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Articles Posted in brain injury

Family Support Following a Traumatic Brain Injury

Traumatic brain injuries impact not only the individual but also the entire family. Because of this, it is essential for everyone to understand the role of the family in the recovery process after a traumatic brain injury. When an individual suffers a TBI, the emotional and social support that their family provides can aid significantly in the healing process. Therefore, when discussing any treatment following a brain injury, it is vital to address not only the individual but also his or her loved ones.

Blue Light Therapy Reduces Symptoms in Patients Who Suffer a Concussion 

A new treatment for mild cases of traumatic brain injury such as concussion using blue light may result in improvement in concentration, depression, and sleep issues. The American Academy of Neurology recently reported the results of a study conducted using 35 subjects who had suffered a concussion in the past 18 months. The study results, although released preliminarily, are expected to be presented at the academy’s annual meeting in Canada, which is being held from April 15 until May 1, 2020. The average age of the study subjects was 26. 

Ways to Handle Work Activities After a Traumatic Brain Injury

Motor vehicle accidents frequently result in a traumatic brain injury that can require a long period of recuperation. In many cases, a brain injury can make it difficult for the sufferer to resume their life the way it was before the accident. But, with time, things can change. Some individuals are able to return to work, albeit at a lower-pressured job. It is essential to assist your brain’s powerful attempts at healing by following a self-care protocol. This brain-healthy protocol changes with time as one moves through the process. Here are a few helpful tips that can make it easier to face the increased mental stimulation and tiredness that can accompany a traumatic brain injury when returning to work.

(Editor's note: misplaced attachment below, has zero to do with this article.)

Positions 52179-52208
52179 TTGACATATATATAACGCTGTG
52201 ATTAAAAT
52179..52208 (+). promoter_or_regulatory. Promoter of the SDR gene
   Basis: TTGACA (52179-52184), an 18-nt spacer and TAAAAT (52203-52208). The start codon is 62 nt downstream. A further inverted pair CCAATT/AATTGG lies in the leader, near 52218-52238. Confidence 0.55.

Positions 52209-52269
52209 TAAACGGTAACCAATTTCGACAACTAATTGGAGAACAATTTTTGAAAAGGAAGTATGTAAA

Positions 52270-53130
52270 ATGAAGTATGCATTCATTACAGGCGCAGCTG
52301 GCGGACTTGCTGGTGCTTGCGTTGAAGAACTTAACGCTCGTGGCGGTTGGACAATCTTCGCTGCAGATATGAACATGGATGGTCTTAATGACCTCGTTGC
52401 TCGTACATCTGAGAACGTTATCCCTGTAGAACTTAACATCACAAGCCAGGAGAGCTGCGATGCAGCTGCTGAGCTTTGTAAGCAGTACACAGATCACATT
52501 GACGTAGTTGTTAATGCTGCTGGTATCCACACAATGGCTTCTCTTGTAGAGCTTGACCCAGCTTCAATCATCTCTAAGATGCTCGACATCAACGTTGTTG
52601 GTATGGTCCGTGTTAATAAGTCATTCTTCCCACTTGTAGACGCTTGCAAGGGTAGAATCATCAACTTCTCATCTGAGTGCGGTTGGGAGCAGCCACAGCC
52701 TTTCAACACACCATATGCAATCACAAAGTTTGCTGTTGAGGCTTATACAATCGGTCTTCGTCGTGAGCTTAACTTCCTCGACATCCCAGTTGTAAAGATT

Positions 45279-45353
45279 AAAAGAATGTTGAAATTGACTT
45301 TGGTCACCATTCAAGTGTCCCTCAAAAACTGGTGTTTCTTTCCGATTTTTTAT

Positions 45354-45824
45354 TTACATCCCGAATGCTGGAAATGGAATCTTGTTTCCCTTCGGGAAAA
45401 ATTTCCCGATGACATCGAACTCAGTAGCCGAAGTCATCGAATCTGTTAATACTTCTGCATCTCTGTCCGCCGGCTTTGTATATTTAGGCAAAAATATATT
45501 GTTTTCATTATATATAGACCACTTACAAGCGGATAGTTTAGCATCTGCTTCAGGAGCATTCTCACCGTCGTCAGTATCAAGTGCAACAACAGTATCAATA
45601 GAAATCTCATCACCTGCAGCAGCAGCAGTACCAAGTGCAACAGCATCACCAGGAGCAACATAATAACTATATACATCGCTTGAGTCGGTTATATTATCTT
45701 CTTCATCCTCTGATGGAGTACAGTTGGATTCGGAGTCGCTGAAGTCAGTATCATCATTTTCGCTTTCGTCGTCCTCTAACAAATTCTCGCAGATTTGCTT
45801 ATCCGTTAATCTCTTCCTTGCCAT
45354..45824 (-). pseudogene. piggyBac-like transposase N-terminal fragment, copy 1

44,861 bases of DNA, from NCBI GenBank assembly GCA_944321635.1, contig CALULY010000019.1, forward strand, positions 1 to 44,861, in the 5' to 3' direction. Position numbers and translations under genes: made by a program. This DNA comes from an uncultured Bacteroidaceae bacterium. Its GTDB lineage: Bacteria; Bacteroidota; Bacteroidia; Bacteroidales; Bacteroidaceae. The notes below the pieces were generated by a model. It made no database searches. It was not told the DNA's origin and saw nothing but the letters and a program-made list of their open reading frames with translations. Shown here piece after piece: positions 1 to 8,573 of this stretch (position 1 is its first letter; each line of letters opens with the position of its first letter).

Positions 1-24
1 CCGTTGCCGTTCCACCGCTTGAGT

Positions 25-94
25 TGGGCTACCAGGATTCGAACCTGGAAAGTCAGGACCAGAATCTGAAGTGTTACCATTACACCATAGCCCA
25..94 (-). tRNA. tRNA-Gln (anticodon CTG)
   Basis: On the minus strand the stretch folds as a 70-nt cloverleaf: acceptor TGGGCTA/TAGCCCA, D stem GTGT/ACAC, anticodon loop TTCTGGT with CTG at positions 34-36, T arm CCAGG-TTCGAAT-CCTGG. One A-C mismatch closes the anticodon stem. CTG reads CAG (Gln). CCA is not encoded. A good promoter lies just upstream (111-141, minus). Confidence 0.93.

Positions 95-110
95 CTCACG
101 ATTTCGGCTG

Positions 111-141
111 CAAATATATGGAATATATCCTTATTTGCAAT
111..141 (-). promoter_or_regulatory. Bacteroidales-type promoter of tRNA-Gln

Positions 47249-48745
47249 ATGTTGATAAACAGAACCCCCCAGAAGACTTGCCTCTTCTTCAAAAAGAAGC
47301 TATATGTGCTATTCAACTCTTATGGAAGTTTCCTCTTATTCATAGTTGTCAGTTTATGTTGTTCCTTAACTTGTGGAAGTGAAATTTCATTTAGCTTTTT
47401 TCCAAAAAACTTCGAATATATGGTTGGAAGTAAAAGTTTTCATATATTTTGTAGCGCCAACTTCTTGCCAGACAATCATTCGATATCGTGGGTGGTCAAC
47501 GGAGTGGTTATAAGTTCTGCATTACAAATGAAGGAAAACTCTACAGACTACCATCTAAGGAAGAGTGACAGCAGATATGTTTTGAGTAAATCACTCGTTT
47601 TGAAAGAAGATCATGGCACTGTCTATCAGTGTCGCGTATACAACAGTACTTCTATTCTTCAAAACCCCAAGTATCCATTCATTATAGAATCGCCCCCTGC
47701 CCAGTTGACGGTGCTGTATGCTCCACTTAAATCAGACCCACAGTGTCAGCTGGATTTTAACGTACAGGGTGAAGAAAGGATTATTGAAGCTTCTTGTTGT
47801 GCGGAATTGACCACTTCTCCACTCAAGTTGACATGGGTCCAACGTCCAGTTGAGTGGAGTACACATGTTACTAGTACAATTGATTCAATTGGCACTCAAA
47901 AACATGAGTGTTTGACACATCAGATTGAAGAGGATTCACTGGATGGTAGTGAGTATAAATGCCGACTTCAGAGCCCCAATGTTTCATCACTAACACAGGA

Blood-Brain Barrier Leaks After Traumatic Head Injury

A motor vehicle accident can result in some form of traumatic head injury from concussions to life-changing events. However, a new study suggests that damage to the protective layer surrounding the brain can happen even without suffering a concussion. The study was conducted using adult and adolescent athletes and published recently in the Journal of Neurotrauma. The study, by researchers at Ben-Gurion Hospital, Stanford University, and Dublin’s Trinity College, showed damage to the blood-brain barrier that occurred even with a mild TBI. The main job of the blood-brain barrier is to keep infectious agents and toxins out of the brain. Damage to this area could increase the risk of toxins and pathogens entering the brain. 

Safety Tips for Brain Injury

The Centers for Disease Control and Prevention (CDC) has just released a helpful list of brain injury safety tips. By focusing on injury prevention, long-term health complications can be avoided. Because a TBI can occur at any time and in any age group, these brain injury safety tips apply to everyone.

Brain Injuries Can Lead to Delirium

Delirium is the term used to refer to an acute state of confusion. The majority of individuals who develop delirium are those who spend an excessive amount of time in the hospital. The monotony associated with a prolonged hospital stay is thought to contribute to the development of delirium. Now, a research paper shows that delirium might be related to severe injuries, as well.